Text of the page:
Record Wet Conditions Continue for the Midwest, Illinois State Water Survey

ISWS Press Release

For Immediate Release August 4, 2015
Record Wet Conditions Continue for the Midwest

Bryan Peake, Service Climatologist - (217) 265-0235,
Mike Timlin, Regional Climatologist - (217) 333-8506,
Lisa Sheppard - (217) 244-7270,

Heavy rain continued to fall across the Midwest this July after Illinois, Indiana, and Ohio broke records for June precipitation. Seven of the nine states in the region recorded above normal precipitation for July, according to Bryan Peake, service climatologist at the Midwestern Regional Climate Center (, Illinois State Water Survey (ISWS).

Three states, Missouri, Indiana, and Kentucky, were in the top ten for wettest July on record (1895-2015). Based on estimated data, Indiana had 6.08 inches of precipitation statewide, its 7th wettest July on record. Missouri had 8.18 inches, its 3rd wettest July.

Kentucky joined the list of states with a broken record this summer, having its wettest July on record.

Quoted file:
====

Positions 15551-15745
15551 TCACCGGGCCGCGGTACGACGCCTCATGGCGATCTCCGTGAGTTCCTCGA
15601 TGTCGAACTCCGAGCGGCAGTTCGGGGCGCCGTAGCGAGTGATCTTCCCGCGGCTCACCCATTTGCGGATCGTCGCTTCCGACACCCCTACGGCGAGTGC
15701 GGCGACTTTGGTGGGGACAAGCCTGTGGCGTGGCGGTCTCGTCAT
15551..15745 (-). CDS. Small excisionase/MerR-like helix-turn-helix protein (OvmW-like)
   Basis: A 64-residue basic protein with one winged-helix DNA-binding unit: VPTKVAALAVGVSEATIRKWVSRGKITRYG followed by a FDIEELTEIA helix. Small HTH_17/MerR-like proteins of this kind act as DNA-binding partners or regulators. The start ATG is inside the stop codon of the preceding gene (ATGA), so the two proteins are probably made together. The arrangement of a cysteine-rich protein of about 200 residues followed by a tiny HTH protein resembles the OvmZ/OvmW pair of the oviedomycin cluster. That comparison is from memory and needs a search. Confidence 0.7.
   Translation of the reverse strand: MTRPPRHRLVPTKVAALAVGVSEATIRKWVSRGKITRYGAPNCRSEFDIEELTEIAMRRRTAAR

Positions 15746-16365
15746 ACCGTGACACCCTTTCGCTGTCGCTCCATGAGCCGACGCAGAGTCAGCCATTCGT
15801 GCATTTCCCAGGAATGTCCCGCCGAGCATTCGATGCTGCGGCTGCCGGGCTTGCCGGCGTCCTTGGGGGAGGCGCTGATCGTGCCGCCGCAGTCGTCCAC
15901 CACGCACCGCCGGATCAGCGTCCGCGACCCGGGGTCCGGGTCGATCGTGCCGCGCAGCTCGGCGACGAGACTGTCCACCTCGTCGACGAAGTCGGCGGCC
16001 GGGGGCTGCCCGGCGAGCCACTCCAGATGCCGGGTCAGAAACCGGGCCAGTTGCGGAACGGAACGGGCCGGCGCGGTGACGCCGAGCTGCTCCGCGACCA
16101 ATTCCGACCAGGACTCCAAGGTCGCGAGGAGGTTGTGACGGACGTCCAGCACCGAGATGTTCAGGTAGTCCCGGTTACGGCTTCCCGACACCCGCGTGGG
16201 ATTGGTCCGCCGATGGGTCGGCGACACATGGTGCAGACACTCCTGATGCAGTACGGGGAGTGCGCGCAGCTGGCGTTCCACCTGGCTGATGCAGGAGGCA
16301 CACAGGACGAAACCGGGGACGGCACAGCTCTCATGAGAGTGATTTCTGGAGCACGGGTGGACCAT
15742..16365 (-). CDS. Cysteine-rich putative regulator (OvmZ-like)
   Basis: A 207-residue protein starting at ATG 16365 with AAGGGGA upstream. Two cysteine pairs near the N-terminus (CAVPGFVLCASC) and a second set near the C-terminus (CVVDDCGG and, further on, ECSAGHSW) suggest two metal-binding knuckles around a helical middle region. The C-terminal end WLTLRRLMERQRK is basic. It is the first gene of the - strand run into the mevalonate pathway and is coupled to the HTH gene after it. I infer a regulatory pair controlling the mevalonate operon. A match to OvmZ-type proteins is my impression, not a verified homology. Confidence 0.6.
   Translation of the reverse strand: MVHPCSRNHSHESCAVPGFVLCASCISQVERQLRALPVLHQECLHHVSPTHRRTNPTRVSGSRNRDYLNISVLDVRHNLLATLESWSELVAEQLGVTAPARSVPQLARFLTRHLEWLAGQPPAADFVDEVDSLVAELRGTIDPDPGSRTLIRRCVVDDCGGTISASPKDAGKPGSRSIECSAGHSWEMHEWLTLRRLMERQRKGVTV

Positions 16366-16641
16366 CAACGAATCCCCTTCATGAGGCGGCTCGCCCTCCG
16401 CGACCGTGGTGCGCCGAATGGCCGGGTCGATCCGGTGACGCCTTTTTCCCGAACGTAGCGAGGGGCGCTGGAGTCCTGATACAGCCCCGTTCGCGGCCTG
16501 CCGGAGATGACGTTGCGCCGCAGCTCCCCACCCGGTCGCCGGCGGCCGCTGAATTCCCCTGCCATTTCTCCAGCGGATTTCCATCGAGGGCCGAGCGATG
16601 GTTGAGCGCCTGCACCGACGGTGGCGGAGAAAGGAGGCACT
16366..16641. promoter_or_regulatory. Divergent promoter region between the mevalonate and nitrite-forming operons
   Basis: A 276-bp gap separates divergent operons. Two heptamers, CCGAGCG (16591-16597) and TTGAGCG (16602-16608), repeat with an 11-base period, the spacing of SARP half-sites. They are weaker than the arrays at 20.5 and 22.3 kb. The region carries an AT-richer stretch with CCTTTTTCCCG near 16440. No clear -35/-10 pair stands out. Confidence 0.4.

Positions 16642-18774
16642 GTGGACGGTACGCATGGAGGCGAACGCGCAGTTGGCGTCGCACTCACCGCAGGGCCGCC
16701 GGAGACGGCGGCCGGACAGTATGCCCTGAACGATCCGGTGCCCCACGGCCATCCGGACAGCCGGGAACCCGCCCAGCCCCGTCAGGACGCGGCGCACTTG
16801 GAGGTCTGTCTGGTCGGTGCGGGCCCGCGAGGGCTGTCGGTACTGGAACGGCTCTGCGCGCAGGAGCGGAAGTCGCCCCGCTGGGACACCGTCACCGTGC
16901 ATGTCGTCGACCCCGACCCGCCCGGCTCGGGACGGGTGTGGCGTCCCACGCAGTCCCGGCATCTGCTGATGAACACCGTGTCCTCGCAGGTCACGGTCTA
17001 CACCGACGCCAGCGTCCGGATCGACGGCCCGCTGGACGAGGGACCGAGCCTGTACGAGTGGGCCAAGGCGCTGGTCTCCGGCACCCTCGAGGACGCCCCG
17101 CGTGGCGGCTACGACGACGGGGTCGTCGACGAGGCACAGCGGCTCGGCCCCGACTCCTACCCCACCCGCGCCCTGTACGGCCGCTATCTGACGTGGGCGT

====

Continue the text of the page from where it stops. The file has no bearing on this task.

Kentucky recorded an estimated 9.42 inches, beating the old record of 8.25 inches set in 1910. Many stations across the state recorded 10 or more inches of precipitation in July, with Madisonville recording 14.46 inches and the London State Police office reporting 15.09 inches for the month.

The two-month period of June through July has become one of the top-two wettest June through July periods on record in five different states. Indiana, Ohio, Kentucky, and Missouri all had their second wettest June through July on record. Illinois' estimated total of 14.52 inches broke the June through July record of 14.34 inches in 1958.

With the National Weather Service's Climate Prediction Center calling for a greater chance of above normal precipitation in August across western parts of the region, this summer may become one of the wettest ever for the Midwest.


The Midwestern Regional Climate Center is a cooperative program of the Illinois State Water Survey (Prairie Research Institute, University of Illinois) and the National Climatic Data Center (National Oceanic and Atmospheric Administration, U.S. Department of Commerce).

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